Why did the Fortescue share price tumble 7% in April?

Australian Strategic Materials employee wearing a hard hat at a mine looks into the distance as he checks a folder.Australian Strategic Materials employee wearing a hard hat at a mine looks into the distance as he checks a folder.

The Fortescue Metals Group Limited (ASX: FMG) share price went through a sizeable decline in April 2023. The ASX iron ore share dropped by 7% over the month. That compared to a 1.8% rise for the S&P/ASX 200 Index (ASX: XJO).

It was a rapid decline of 8.7% between 19 April 2023 and 26 April 2023 that affected the performance for the month. Fortescue shares then rose by 1.4% from 26 April to the end of the month.

Iron ore price drops

Fortescue is a very large iron ore miner, so any change in the iron ore price can have an impact on the ASX mining share’s profitability and the Fortescue share price.

The company digs iron ore out of the ground. The cost to mine 1 million tonnes of iron ore doesn’t change much from month to month. So, any extra revenue for that production largely boosts the net profit after tax (NPAT) aside from paying more to the government.

But, a fall in the iron ore price and revenue largely cuts straight into NPAT as well.

The iron ore price had been sitting at around US$120 over the prior two months. But, over the time period of 19 April to 26 April, the iron ore price dropped to around US$105. That’s a fall of over 12% in a short amount of time.

While most of FY23 is already done, if the iron ore price stays at this level then FY24 could see lower monthly profitability.

Knock-on effect to Fortescue Future Industries (FFI)

FFI is the division within Fortescue that is trying to create a global portfolio of projects that produce green hydrogen and green ammonia. This can provide a zero-carbon fuel source for heavy machinery like mining vehicles and boats. This division could have a positive impact on the Fortescue share price in the future as it grows.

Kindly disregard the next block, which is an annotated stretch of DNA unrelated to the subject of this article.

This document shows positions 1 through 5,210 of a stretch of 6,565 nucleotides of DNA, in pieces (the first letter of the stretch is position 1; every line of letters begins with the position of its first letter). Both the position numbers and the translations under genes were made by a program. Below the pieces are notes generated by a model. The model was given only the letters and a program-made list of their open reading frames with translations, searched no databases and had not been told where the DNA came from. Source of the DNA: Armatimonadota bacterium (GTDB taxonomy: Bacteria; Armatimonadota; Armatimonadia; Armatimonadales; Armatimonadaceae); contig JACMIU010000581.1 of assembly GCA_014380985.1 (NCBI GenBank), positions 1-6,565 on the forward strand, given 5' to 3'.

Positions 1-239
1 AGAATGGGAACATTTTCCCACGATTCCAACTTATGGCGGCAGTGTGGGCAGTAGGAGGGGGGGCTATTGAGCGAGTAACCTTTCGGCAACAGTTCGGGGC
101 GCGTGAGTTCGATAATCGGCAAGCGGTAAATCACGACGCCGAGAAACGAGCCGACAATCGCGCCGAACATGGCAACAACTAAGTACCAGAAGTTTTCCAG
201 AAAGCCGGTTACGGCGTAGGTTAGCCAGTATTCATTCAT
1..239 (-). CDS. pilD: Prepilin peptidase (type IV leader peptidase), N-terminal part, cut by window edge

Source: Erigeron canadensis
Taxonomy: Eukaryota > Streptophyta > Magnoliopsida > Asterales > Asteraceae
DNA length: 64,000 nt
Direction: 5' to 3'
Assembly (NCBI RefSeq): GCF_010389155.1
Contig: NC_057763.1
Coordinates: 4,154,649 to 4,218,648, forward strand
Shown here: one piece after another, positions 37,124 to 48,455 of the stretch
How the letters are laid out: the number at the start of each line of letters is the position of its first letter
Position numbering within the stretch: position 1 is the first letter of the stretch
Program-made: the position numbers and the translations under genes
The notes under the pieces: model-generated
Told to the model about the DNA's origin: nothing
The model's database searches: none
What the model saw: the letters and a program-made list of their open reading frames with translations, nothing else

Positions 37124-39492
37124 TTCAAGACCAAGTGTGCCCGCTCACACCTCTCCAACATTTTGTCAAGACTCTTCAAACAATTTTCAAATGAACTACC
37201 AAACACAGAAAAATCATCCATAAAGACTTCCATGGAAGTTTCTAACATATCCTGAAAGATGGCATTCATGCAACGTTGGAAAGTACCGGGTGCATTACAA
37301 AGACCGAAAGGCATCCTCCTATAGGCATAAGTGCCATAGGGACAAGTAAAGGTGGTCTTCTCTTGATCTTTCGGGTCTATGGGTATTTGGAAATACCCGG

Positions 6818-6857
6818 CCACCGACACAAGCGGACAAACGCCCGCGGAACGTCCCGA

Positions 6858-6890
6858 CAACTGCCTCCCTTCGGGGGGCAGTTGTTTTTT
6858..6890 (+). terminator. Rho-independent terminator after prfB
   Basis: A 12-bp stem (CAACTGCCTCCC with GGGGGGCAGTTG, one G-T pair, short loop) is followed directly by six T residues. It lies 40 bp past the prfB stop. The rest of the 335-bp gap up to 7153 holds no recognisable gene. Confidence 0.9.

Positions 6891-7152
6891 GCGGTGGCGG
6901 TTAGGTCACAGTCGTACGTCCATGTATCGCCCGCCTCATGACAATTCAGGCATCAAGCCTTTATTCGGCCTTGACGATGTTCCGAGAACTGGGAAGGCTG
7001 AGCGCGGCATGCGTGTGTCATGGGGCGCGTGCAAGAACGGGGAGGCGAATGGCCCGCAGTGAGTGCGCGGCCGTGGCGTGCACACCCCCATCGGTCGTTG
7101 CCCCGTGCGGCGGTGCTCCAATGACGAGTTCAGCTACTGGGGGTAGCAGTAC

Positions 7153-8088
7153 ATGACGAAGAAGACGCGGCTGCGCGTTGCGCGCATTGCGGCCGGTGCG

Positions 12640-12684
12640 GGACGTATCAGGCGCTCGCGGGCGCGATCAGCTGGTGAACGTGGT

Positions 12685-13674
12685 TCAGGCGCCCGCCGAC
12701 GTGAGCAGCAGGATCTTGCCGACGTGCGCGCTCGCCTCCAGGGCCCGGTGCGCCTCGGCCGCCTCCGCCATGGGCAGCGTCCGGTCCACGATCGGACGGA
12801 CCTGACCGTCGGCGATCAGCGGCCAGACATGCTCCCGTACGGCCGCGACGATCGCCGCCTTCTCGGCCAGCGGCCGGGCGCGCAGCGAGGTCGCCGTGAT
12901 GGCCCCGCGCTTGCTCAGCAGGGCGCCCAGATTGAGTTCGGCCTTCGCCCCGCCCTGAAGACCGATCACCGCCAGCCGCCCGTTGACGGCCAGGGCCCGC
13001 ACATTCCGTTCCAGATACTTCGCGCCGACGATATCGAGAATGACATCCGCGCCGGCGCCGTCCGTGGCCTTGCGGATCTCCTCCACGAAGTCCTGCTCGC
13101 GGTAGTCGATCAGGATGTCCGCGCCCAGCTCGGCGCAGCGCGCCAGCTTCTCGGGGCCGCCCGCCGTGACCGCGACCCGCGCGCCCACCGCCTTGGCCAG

However, the idea is that Fortescue allocates 10% of its NPAT each period to FFI to fund its activities. Lower profit for Fortescue could mean that FFI needs more than 10% of NPAT to fund its ambitions.  

But, there is another factor that decides how much iron ore profit Fortescue makes – production.

Iron Bridge starts production

Yesterday, the iron ore ASX share announced that the Iron Bridge project had started production.

This project will produce 22 million tonnes per annum of high-grade magnetite concentrate.

Fortescue explained:

Iron Bridge signifies Fortescue’s entry into the highest-grade segment of the iron ore market, providing an enhanced product range while also increasing annual production and shipping capacity.

The boss of the mining division of the company, Fortescue Metals CEO Fiona Hicks, said:

Iron Bridge is a significant differentiator for Fortescue. It demonstrates our commitment to long-term planning and the sustainability of our iron ore business, while also investing in growth. We are committed through the cycle to delivering robust returns to our shareholders and building an increasingly strong balance sheet.

Fortescue share price snapshot

Between the start of 2023 to the end of April, Fortescue shares had risen by more than 2%.

The post Why did the Fortescue share price tumble 7% in April? appeared first on The Motley Fool Australia.

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More reading

Motley Fool contributor Tristan Harrison has positions in Fortescue Metals Group. The Motley Fool Australia’s parent company Motley Fool Holdings Inc. has no position in any of the stocks mentioned. The Motley Fool Australia has no position in any of the stocks mentioned. The Motley Fool has a disclosure policy. This article contains general investment advice only (under AFSL 400691). Authorised by Scott Phillips.

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